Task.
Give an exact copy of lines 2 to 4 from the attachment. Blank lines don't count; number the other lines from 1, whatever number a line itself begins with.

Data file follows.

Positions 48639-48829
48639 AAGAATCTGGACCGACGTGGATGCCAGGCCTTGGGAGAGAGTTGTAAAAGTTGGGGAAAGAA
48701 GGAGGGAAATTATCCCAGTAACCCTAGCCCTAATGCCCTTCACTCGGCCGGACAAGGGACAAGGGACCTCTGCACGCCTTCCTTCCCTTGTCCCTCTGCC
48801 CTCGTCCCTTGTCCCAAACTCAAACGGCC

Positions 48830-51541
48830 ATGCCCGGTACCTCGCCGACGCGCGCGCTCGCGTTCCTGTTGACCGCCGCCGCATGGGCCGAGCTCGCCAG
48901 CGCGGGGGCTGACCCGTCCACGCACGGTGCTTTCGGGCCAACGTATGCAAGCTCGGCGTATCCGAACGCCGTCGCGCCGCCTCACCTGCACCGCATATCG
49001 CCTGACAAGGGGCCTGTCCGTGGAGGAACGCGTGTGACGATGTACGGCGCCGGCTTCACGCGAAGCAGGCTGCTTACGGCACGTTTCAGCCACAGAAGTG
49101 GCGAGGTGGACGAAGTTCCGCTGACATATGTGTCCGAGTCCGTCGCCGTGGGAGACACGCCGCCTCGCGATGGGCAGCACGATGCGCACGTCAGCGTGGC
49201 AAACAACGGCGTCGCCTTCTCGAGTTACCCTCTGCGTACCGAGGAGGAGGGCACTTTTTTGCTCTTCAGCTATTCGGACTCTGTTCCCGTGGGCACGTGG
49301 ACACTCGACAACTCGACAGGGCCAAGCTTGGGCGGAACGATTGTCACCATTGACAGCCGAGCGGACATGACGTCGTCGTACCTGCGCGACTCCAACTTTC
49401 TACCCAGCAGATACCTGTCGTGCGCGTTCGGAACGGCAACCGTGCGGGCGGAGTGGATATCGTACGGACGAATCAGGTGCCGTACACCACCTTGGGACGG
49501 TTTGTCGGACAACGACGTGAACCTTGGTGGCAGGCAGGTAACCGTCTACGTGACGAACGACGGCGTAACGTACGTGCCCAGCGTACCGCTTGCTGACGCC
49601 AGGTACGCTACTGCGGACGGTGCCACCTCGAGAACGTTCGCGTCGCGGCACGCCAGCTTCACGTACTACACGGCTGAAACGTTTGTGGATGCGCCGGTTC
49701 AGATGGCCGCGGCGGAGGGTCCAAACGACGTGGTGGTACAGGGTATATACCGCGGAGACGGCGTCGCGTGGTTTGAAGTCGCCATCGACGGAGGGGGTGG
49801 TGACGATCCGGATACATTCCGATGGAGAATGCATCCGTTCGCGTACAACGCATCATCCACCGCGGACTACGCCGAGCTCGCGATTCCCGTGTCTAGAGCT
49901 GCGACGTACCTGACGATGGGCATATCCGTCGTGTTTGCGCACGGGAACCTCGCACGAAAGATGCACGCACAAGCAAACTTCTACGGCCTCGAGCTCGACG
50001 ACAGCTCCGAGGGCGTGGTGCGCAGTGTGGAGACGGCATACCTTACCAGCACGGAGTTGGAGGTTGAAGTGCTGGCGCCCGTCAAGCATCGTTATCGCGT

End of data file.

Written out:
48639 AAGAATCTGGACCGACGTGGATGCCAGGCCTTGGGAGAGAGTTGTAAAAGTTGGGGAAAGAA
48701 GGAGGGAAATTATCCCAGTAACCCTAGCCCTAATGCCCTTCACTCGGCCGGACAAGGGACAAGGGACCTCTGCACGCCTTCCTTCCCTTGTCCCTCTGCC
48801 CTCGTCCCTTGTCCCAAACTCAAACGGCC